They take five to six months to complete a large piece of work that will command a high price. In their work, motifs represent stories, messages or events. Scenery and landscapes are also interwoven in the work which often depicts rain, farms and characters from daily life. In one of their pieces of work, Jesus Christ is shown surrounded by men and women of various religious communities. The rural landscape in the background is embroidered in such a way as to depict the age of Christ where he preaches to the commoners to abide by the truth and be virtuous through doing good work. One of their most intriguing works depicts the landscape of Kachchh following the 2001 earthquake. Australian designer Carol Douglas encouraged these types of designs, through a project which worked with many Kachchhi artisans to encourage them to express their emotions through their respective art forms. Although they are Muslims, the Sangars also do not deter from creating the images of Hindu religious God such as Lord Shrinathji. For Kasam, this work is very close to his heart as he had devoted seven months of time to it. These artists deserve praise for promoting communal harmony through their work and attempting to spread a message of peaceful coexistence and of the amalgamation of cultures.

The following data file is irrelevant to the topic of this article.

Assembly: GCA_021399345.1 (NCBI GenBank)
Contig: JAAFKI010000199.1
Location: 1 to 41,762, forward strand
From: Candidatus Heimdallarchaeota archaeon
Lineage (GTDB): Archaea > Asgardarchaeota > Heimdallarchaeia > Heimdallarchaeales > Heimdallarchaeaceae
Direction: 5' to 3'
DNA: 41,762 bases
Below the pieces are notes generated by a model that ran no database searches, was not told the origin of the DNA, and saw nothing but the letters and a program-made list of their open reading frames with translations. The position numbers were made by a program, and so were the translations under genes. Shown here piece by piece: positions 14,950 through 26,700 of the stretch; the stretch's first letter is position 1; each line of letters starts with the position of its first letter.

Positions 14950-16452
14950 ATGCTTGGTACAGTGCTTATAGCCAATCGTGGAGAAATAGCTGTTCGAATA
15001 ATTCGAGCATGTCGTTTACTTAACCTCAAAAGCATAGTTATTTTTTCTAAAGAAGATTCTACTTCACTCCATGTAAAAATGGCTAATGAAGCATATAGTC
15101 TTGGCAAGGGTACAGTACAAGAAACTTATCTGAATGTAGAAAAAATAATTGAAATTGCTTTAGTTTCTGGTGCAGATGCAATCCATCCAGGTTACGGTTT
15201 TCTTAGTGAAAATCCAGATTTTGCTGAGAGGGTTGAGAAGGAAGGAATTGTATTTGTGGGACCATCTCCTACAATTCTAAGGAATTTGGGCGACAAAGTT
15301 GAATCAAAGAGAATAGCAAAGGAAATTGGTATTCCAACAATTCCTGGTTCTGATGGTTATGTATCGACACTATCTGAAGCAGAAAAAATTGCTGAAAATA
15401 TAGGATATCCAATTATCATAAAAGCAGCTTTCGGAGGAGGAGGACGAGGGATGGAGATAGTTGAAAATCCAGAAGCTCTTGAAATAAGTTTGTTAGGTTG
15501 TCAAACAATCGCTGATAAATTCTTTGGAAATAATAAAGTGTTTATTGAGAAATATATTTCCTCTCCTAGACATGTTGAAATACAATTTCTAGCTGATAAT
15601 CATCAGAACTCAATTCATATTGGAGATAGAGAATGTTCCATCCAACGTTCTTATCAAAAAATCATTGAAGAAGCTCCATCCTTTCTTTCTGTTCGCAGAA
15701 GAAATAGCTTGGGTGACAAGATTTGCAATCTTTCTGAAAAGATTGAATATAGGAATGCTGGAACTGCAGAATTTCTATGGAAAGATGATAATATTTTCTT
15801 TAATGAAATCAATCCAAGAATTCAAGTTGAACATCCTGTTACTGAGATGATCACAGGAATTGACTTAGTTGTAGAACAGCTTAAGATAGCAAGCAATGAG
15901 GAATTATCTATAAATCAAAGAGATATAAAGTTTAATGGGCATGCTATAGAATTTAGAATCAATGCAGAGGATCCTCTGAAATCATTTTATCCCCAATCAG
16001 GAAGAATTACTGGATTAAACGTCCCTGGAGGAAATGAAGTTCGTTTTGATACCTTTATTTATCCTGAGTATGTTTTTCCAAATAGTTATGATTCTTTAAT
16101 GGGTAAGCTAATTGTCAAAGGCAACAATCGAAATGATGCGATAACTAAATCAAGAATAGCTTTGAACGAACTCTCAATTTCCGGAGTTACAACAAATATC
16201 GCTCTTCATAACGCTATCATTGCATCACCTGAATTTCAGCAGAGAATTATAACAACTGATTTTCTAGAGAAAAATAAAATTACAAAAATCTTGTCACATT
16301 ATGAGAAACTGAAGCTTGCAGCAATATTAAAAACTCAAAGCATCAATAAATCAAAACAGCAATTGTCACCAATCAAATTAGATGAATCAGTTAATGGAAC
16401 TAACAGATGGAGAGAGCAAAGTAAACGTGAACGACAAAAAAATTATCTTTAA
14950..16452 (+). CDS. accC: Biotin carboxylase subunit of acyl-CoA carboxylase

aari work 2Their family history is marked by migration. Originally from the Abdasa region of Kachchh, the Sangar family come from the village of Bhudiya near Naliya Taluka. There they were labourers and did not work as artisans. Once they migrated from Bhuj, they began Mochi embroidery work but without much success, forcing them to also pursue masonry work to make ends meet. When Adham Sangar moved to Mumbai to work as a zari worker, the family’s fortunes changed. There he developed his skills in fine mochi work. After living in Bhuj for many years, the family migrated once again to Mandvi following the earthquake.